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The Specialized Venge Is Made for Speed, Not Finesse

Life is filled with compromises, and with aero road bikes that means that speed sometimes comes at a cost.

Henry Phillips

If you’re a cyclist, you’ve probably been asked at some point by a friend of loved one, “Why the heck do you own so many bikes?” Among the many potential answers, probably the best and most direct way to explain it is that bikes all serve different purposes, and buying one is almost always in some way an act of compromise. If a bike does one thing really well — say, climbing mountains — it probably does something else with less proficiency. That’s almost always true when you’re talking about aero road bikes, which offer a proven aerodynamic advantage cutting through wind on flats and downhills, but can feel heavy and underwhelming at low speeds and in the hills. This observation also characterized my experience riding the Specialized Venge Pro Race ($5,500).

Now, make no mistake, this is a superior-quality bike — the top of the aero line from Specialized before you get to the $8K range for their S-Works model, which uses a better grade of carbon and is specced with higher-end components — but the shape of the frame is the same. It’s a frame that has made an appearance on the Tour this month with the Specialized-sponsored Etixx-Quick Step team (Cavendish is riding a Venge, but it’s a completely redesigned one, which we’ll talk about later). But you can just look at the bike and its knife-like shape tells you everything: it’s made to go fast. In fact, the aerodynamics were inspired by the Specialized Shiv triathlon bike. Everything from the tapered head tube to the fork blades that meet the wind with a narrow leading edge, is all designed to slip through the wind. Add to that the Roval Rapide CL 60 full carbon clincher wheel set and you’ve got a bike that’s meant to go fast.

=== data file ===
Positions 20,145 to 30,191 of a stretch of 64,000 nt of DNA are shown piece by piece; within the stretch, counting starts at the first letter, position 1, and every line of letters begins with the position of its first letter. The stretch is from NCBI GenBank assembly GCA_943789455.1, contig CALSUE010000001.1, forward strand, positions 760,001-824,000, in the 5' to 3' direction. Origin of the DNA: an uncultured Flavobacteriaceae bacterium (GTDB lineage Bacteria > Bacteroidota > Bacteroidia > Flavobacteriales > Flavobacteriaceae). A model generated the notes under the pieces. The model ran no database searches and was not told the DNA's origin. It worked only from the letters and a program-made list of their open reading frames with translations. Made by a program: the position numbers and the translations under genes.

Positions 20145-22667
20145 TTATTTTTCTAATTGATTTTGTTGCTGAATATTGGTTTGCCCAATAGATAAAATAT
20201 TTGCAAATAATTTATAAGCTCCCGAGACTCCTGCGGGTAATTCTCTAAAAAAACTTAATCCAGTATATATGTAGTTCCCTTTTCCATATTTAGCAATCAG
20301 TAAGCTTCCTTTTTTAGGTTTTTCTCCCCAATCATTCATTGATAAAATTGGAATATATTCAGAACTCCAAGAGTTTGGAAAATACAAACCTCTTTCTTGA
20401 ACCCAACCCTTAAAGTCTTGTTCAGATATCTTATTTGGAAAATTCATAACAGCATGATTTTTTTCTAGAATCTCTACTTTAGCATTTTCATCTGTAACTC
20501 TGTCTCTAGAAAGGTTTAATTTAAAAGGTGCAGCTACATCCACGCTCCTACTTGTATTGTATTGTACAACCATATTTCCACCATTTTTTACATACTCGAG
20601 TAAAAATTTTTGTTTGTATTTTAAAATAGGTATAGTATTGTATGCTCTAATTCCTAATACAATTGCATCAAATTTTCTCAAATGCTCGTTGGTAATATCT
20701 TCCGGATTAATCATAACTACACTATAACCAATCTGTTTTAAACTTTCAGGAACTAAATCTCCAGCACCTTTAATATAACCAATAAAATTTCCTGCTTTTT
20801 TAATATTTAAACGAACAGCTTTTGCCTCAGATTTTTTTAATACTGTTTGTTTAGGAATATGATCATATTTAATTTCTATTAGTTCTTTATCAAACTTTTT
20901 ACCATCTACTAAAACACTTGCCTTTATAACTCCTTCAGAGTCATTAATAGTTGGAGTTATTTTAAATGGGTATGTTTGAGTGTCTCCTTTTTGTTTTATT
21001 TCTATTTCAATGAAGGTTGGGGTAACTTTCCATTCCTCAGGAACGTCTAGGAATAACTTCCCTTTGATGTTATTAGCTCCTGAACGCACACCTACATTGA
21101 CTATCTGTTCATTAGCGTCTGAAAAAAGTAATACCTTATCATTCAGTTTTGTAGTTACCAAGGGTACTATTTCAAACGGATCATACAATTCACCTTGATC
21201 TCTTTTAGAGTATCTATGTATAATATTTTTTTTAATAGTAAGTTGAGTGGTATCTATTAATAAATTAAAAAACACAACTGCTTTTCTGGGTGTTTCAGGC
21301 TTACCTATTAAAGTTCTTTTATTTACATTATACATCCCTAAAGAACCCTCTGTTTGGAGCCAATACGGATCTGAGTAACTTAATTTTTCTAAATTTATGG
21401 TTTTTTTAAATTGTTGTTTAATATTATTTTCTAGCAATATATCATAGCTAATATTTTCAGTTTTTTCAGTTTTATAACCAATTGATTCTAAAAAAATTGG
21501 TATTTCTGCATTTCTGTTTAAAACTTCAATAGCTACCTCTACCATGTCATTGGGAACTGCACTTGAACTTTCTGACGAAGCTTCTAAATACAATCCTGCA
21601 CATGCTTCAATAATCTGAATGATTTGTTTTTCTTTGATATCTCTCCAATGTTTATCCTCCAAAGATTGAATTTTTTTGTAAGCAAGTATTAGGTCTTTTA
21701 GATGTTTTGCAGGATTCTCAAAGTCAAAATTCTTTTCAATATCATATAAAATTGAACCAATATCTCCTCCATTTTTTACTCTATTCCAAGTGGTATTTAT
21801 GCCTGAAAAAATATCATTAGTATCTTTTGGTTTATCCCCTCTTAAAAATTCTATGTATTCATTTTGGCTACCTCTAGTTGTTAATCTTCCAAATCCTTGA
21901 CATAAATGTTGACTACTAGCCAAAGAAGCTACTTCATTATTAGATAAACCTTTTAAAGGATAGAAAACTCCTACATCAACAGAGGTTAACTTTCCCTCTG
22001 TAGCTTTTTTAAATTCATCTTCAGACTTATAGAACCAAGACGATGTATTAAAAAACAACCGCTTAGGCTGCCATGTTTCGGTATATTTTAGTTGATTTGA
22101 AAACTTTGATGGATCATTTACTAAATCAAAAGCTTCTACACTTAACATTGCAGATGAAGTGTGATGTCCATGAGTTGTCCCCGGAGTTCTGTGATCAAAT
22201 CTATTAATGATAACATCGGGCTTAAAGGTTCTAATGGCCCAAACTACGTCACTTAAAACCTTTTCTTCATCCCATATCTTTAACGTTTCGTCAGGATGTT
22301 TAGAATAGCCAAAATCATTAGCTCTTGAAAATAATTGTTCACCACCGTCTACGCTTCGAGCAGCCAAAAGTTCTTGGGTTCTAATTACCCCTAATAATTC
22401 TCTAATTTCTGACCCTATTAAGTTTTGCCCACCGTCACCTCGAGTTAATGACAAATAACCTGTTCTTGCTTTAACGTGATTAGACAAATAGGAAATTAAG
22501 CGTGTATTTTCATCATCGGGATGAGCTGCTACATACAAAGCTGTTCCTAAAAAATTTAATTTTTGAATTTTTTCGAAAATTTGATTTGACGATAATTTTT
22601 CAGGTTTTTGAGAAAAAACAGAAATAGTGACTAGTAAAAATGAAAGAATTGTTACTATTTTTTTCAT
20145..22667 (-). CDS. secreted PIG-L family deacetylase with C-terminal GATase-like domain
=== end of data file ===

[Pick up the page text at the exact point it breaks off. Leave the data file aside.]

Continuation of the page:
But there’s a catch, and all you need to do is look at the bikes the three Specialized-sponsored teams are riding in the Tour — most of them are on the Tarmac — to know what it is. An aero bike is fast in specific conditions, mainly flats and descents, and it really excels with high absolute-power outputs. I rode the Venge on a combination of flats, rolling hills and a few relatively steep grades in the New York area and found it to be really stable and responsive at higher speeds and down hills. At lower speeds and up hills it felt a bit sluggish and overly stiff. My guess (backed by a degree in the dismal science, not real science) is that my experience is mostly a function of my weight (140 pounds) and the type of riding I enjoy (exploration as opposed to racing), which are more compatible with a lighter and more nimble bike like the BMC Teammachine SLR01 I rode previously. If I were racing crits every weekend then the Venge would probably be an ideal choice. I also suspect that riding a size 49, the smallest version of the bike, exacerbated the feeling of a stiff ride.

All of this doesn’t mean the current Venge is a bad bike, but it does mean that it’s a bike with a fairly specific purpose.

Perhaps more interesting in this whole conversation is the brand-new Venge being ridden by a few riders in the Tour this year: the Venge ViAS, a completely redesigned Venge for 2016 and one that will only be available in the S-Works category for $12,500. The chief characteristic of the new bike, designed in concert with McLaren Applied Technologies, is the new frame design — plus some neat features like a front brake mounted behind the fork and a rear brake fairly high up the seat tube — that’s meant to be a full minute faster than the previous Venge over 40 kilometers. Those who have ridden it attest to the speed on straights and downhills and to the top-notch handling, claiming that it’s the fastest bike they’ve ridden (though not the lightest). The design of the ViAS also incorporated what Specialized calls “rider-first engineering“, first used in the Tarmac, which very specifically addresses the needs of different sizes of riders — meaning that I might have a better experience on the new ViAS than the current Venge.

All of this doesn’t mean the current Venge is a sub-par bike, but it does mean that it’s a bike with a fairly specific purpose that probably isn’t the right everyday ride for a lot of people, including me. But, hey, that’s why we like to own more than one bike. If you’re touring the white-sand roads of Tuscany and stopping often to eat grapes from the vine, you might want a vintage Gianni Motta. If you happen to be riding in the Tour this year, the Tarmac. If, on the other hand, you’re a beast looking to drop the hammer and reach max speeds — then by all means have your Venge.

Buy Now: $5,500

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